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The People v. N.Y., C. St. L. R.R. Co.

Supreme Court of Illinois
Apr 20, 1938
368 Ill. 536 (Ill. 1938)


No. 24271. Affirmed in part, reversed in part and remanded.

Opinion filed April 20, 1938. Rehearing denied June 8, 1938.

APPEAL from the County Court of McLean county; the Hon. HOMER W. HALL, Judge, presiding.


BERNARD WALL, State's Attorney, and ARLO E. BANE, (BARRY BARRY, of counsel,) for appellee.

OTTO KERNER, Attorney General, (WILLIAM G. WORTHEY, of counsel,) amicus curiæ.

Appellant, the New York, Chicago and St. Louis Railroad Company, seeks review of a judgment for taxes obtained by the county treasurer and ex officio collector of McLean county. It objects to all of the county tax, part of the town tax of the towns of Cheney's Grove, Dawson and Bloomington, and part of the school tax of school district No. 87, as such taxes were levied for the year 1935.

The county tax, including the tax for general county purposes, county highway tax, tuberculosis sanitarium tax, blind relief fund tax, mothers' pension fund tax and pauper relief fund tax, was extended at a rate of seventy-five cents on each $100 assessed valuation. Appellant contends that the entire county tax is illegal and void because the board of supervisors of McLean county did not levy said tax at their September session, as required by the statute. (Smith-Hurd Stat. 1935, chap. 120, par. 109.) The annual meeting of the board of supervisors was held on September 10, 1935, the second Tuesday of the month, pursuant to statute, (Smith-Hurd Stat. 1935, chap. 34, par. 50,) and adjourned from day to day until September 12, 1935, upon which day it adjourned "subject to the call of the chairman" without having levied the county tax. On November 26, 1935, the board assembled, pursuant to the call of the chairman, for the purpose of levying said tax. Notice of the meeting was printed in a newspaper published in the county and the county clerk mailed a copy of the notice to each of the members of the board.

Appellant maintains that the adjournment of the board on September 12 "subject to the call of the chairman" terminated the September session as effectually as, and was, in effect, a sine die adjournment, and that, therefore, the county tax was not levied at the September session as the statute prescribes.

This court has held in a number of cases that county boards can exercise only such powers as are expressly given them by statute, or such as arise by necessary implication from the powers granted, or are indispensable to carry into effect the object and purpose of their creation. It is pointed out in those cases that a difference exists between a meeting of the members of the board and a meeting of the board. It is a board of supervisors only when convened in session, either regular or special. To authorize a special meeting of the board of supervisors the statute requires that such meeting shall be requested by at least one-third of the members of the board and notice thereof published by the clerk in some newspaper printed in the county. (Smith-Hurd Stat. 1935, chap. 34, par. 51.) These requirements are prescribed by statute and cannot be dispensed with by an attempt to delegate authority to the chairman of the board to call meetings whenever he may choose. The chairman of the board is merely the presiding officer and otherwise has no powers superior to those of any other member of the board. (People v. Millard, 307 Ill. 556; Marsh v. People, 226 id. 464.) Since the chairman of the board of supervisors had no authority to call a special meeting of the board, the adjournment of the board on September 12 "subject to the call of the chairman" terminated the September session as effectively as by a sine die adjournment. The tax levy passed at the meeting of the members of the board on November 26 was illegal and void.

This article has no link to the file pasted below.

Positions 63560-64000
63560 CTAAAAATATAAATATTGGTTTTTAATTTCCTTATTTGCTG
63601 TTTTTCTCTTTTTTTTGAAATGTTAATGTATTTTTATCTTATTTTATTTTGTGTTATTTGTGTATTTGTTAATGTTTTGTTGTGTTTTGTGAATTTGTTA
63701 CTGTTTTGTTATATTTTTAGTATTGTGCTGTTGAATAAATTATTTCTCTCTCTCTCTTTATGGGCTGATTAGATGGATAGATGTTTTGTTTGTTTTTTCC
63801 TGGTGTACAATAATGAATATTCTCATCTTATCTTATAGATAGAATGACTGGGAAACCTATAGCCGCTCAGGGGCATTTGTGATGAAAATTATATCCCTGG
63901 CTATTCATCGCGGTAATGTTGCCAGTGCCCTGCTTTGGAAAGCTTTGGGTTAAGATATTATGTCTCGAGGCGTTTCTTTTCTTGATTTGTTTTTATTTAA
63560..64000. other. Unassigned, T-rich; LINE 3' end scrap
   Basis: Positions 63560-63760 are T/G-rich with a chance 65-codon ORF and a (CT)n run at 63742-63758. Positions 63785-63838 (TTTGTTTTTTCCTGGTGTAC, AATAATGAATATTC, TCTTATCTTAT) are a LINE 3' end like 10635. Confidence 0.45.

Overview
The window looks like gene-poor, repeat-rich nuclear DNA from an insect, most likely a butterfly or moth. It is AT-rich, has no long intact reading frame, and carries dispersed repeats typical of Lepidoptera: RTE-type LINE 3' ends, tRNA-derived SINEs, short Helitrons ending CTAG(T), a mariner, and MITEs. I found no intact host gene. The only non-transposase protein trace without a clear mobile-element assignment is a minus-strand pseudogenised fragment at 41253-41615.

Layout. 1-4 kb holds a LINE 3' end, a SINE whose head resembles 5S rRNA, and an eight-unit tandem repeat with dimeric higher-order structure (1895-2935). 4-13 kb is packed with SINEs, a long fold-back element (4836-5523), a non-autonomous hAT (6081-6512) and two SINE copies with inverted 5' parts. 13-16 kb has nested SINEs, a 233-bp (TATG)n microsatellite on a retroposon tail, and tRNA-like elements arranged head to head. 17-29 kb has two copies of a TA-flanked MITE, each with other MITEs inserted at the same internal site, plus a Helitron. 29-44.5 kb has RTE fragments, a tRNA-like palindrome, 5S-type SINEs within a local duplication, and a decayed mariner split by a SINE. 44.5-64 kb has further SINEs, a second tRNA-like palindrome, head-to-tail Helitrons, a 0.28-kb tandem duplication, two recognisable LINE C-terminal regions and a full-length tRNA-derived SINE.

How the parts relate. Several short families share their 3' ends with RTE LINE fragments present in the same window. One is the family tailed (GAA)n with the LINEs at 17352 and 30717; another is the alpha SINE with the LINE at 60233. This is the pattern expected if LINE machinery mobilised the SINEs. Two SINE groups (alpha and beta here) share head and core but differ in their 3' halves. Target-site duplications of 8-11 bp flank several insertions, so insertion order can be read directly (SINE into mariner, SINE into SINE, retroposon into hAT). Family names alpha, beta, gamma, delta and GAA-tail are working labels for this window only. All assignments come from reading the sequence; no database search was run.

Appellant argues that the duty upon the board to levy a county tax is mandatory and upon failure to make a tax levy it might be compelled by mandamus to reassemble and make such levy, and this being so, the board had power to reconvene its September session of its own accord on November 26 and make said levy then. This court has held that a board of supervisors cannot, by adjourning its meeting, place itself beyond the coercive power of the courts to compel performance of a duty enjoined by law but may be compelled by mandamus to reassemble and perform that duty. (Board of Supervisors v. People, 226 Ill. 576.) But the fact that the board may be compelled to perform its legal duty does not mean that it has power and authority to perform that duty at any time or in any manner it chooses, and ignore the limitations made upon its authority, and the specifications, by statute set out, as to the time and manner of calling its meetings and the duties to be performed thereat.